I first met Joe Smith in the Captain’s Table seven or eight years ago. The people who hung out there at that time were different than you see today. Big Al was the bartender. Don sat at one end of the bar and Joe sat at the other. Joe drank his beer from a bottle.
He was taller then and while age showed somewhat, he moved about freely. He liked music and he loved to dance. He wanted to introduce me to a waitress in a smaller bar where the Sunset Room now sits. He thought she was beautiful and had a lot of spunk, someone I would enjoy. We went the back way climbing all the steps. She was off duty. We had some beer anyway. That’s kind of the way Joe’s life went, a little out of step, a little off time.
Joe came here ten or so years ago from Rochester, or Chicago, or Miami or someplace. He and his wife retired to Cedar Key. Shortly thereafter, she became ill and died. He had her cremated. He kept her ashes in a box in the house.
Maybe a year after that, he walked into the Sea Breeze, slid one of the sliding glass doors aside, opened the box and announced to all at the bar, “There she goes,” and he dumped her ashes over the edge. Quite a spontaneous, yet sobering, funeral for those of us at the bar.
Joe disappeared for about a year. On one of my frequent trips to Cedar Key, I asked about Joe. He had become quite ill and was in a tuberculosis ward in the hospital. By some counts, over 900 locals and visitors had to be tested. Joe could have an impact on people.
When he came back from the hospital he was barely a shadow of his former self. He had aged 15 or 20 years. His back was all bent over. He stood maybe five foot two, several inches shorter than before. He was skinny as a rail, and he coughed a lot. He carried oxygen in his golf cart.
He limited his hangout to the SeaBreeze and most days he was there all day smoking cigarettes, pretending to watch television and drinking warm Honey Brown from the bottle. Sometimes Joanie or Patty or someone would talk him into a bowl of soup. He was wasting away.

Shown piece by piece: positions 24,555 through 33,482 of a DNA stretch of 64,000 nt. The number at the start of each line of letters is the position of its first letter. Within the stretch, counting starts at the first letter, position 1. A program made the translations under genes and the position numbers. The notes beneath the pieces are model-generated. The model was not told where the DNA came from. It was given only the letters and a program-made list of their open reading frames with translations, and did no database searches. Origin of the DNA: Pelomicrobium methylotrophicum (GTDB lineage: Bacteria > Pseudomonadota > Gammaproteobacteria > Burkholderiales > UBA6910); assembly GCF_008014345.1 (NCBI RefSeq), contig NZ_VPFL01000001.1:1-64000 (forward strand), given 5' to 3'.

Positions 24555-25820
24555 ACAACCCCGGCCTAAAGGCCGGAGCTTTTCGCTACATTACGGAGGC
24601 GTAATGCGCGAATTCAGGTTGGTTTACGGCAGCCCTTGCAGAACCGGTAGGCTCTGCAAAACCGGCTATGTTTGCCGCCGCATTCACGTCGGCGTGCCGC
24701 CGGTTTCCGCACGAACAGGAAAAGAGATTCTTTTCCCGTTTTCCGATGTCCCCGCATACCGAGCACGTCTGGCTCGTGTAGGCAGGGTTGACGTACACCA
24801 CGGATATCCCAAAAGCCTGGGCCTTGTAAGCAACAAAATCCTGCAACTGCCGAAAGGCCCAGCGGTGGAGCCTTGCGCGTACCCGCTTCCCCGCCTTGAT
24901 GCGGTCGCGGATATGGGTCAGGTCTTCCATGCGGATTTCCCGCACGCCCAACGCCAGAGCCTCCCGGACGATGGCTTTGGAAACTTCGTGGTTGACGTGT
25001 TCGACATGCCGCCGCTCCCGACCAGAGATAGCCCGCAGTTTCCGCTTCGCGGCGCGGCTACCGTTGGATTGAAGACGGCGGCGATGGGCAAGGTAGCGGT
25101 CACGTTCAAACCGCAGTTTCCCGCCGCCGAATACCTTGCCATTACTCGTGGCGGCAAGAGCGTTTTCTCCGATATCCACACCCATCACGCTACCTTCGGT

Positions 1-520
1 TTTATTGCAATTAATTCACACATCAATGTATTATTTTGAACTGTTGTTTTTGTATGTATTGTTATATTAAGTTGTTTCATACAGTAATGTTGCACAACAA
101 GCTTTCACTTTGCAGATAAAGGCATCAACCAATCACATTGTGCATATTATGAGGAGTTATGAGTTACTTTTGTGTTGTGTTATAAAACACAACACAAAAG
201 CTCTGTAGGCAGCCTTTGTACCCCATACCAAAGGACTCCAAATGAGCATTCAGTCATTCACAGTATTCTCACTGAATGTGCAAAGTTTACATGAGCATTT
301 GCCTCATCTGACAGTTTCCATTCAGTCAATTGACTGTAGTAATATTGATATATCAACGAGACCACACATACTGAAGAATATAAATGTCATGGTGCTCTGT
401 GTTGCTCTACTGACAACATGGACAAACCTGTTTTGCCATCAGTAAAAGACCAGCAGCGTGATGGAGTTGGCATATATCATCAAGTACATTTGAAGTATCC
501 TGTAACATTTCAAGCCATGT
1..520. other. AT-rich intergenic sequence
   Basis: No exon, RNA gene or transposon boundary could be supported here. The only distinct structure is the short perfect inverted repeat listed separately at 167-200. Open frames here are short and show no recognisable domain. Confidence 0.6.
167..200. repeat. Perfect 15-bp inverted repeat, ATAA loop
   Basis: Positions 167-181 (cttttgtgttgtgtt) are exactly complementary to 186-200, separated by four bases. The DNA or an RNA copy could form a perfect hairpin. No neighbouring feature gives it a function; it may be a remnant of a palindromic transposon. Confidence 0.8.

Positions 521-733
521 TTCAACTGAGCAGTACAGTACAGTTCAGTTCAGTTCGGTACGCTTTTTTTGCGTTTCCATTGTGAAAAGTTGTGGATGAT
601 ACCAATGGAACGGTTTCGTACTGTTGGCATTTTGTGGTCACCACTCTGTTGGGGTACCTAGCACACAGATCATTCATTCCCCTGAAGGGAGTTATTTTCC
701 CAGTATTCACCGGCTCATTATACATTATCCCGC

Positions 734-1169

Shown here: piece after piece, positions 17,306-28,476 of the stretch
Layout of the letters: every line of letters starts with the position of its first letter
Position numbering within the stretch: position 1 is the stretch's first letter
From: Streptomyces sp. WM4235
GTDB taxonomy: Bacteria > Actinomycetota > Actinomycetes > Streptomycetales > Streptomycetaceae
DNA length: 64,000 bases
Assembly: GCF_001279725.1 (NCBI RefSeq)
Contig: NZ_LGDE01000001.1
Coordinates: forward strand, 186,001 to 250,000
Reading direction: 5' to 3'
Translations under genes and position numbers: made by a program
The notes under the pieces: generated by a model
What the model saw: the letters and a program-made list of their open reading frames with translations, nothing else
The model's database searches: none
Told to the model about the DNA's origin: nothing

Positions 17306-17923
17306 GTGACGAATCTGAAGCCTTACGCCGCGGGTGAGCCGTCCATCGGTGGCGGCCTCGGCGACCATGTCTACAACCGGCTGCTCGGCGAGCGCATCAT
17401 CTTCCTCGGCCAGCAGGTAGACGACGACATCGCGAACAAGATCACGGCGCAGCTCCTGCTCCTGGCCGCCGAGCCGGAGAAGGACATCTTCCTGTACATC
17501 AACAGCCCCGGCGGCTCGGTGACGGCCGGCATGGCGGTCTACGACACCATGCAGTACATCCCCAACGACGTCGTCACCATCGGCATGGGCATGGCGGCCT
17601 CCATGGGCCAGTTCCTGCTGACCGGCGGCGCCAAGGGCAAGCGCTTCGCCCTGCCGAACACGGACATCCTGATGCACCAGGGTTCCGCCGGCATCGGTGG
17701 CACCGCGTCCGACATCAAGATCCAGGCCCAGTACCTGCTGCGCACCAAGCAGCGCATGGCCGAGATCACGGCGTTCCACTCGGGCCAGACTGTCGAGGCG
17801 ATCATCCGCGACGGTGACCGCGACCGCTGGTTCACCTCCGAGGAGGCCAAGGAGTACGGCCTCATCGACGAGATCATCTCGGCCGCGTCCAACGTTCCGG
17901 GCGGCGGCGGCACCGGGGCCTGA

Aside from Owen, the Pelican Man, Joe was probably the most photographed person in Cedar Key. He had white hair and a white beard and always wore a white captain’s cap. He looked like an old salt although he had never spent time on the water. The barstools tired him so he sat at a table in his own chair directly in front of the television.
He knew he needed to do something to slow his deterioration. He bought a Honda scooter. That didn’t work. He was too weak to hold it up or to control it. He bought some crab traps to use off his back dock but never put them in the water.
One day he talked Jim into going fishing with him on the dock to the old house behind the SeaBreeze. It took Jim two hours to get everything situated. Joe left his chair, went outside and sat next to Jim with his line in the water. Fifteen minutes later, he was back inside sitting in his chair, “Too hot.” I asked him about his fishing gear. “I sold it on the sidewalk.” Joe’s fishing days were over.
He talked of going to Arizona and points west. I bought him a money belt for his cash. He checked into prices and schedules for Amtrak and for the bus and finally bought a used convertible. He gave or sold all he could, and one day Joe and Howie got in the convertible and drove off. Later someone found most of his oxygen equipment still in the house.
About a month later we heard that he had died in his sleep a couple of days out of Cedar Key. Since then Joanie has replaced Joe’s chair and reupholstered the couch in the lounge where Joe often napped. No one knows what was done about a funeral.
A couple of people have since heard from Howie who seems to be doing okay. I wouldn’t be at all surprised if some day, Joe’s nephew, who lives away from here, walks in the SeaBreeze with a box, slides aside one of the glass doors and announces to the crowd, “There he goes,” as he throws Joe’s ashes over the side.
Well, it’s time for me to get back out there, and, you guessed it, look for Trouble in Cedar Key.